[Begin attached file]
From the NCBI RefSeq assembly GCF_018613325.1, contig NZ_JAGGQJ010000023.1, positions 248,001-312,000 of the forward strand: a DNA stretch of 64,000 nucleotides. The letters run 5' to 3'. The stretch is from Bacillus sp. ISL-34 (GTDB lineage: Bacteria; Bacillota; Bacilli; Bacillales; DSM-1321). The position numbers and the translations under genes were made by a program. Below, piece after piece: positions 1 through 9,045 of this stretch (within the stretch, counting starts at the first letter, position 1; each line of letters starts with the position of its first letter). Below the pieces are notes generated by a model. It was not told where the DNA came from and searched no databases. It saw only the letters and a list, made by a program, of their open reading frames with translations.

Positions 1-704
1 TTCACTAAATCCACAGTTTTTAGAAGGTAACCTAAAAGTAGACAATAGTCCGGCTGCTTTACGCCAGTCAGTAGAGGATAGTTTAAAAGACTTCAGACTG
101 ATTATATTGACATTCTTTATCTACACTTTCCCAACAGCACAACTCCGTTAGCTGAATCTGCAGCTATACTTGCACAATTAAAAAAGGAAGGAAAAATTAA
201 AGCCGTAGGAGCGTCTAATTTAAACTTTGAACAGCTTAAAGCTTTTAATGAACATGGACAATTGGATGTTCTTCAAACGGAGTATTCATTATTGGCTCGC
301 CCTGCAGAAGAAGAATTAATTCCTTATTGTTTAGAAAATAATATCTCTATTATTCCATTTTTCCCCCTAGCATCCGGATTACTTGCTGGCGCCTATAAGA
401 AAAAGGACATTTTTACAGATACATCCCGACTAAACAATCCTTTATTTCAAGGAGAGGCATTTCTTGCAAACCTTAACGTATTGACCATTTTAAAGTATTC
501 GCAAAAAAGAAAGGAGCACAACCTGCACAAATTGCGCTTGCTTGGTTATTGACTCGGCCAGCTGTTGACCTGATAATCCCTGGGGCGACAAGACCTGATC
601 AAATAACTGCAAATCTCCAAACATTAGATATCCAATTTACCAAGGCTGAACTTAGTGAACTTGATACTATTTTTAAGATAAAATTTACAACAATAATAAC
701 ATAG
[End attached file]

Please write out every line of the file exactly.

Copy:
From the NCBI RefSeq assembly GCF_018613325.1, contig NZ_JAGGQJ010000023.1, positions 248,001-312,000 of the forward strand: a DNA stretch of 64,000 nucleotides. The letters run 5' to 3'. The stretch is from Bacillus sp. ISL-34 (GTDB lineage: Bacteria; Bacillota; Bacilli; Bacillales; DSM-1321). The position numbers and the translations under genes were made by a program. Below, piece after piece: positions 1 through 9,045 of this stretch (within the stretch, counting starts at the first letter, position 1; each line of letters starts with the position of its first letter). Below the pieces are notes generated by a model. It was not told where the DNA came from and searched no databases. It saw only the letters and a list, made by a program, of their open reading frames with translations.

Positions 1-704
1 TTCACTAAATCCACAGTTTTTAGAAGGTAACCTAAAAGTAGACAATAGTCCGGCTGCTTTACGCCAGTCAGTAGAGGATAGTTTAAAAGACTTCAGACTG
101 ATTATATTGACATTCTTTATCTACACTTTCCCAACAGCACAACTCCGTTAGCTGAATCTGCAGCTATACTTGCACAATTAAAAAAGGAAGGAAAAATTAA
201 AGCCGTAGGAGCGTCTAATTTAAACTTTGAACAGCTTAAAGCTTTTAATGAACATGGACAATTGGATGTTCTTCAAACGGAGTATTCATTATTGGCTCGC
301 CCTGCAGAAGAAGAATTAATTCCTTATTGTTTAGAAAATAATATCTCTATTATTCCATTTTTCCCCCTAGCATCCGGATTACTTGCTGGCGCCTATAAGA
401 AAAAGGACATTTTTACAGATACATCCCGACTAAACAATCCTTTATTTCAAGGAGAGGCATTTCTTGCAAACCTTAACGTATTGACCATTTTAAAGTATTC
501 GCAAAAAAGAAAGGAGCACAACCTGCACAAATTGCGCTTGCTTGGTTATTGACTCGGCCAGCTGTTGACCTGATAATCCCTGGGGCGACAAGACCTGATC
601 AAATAACTGCAAATCTCCAAACATTAGATATCCAATTTACCAAGGCTGAACTTAGTGAACTTGATACTATTTTTAAGATAAAATTTACAACAATAATAAC
701 ATAG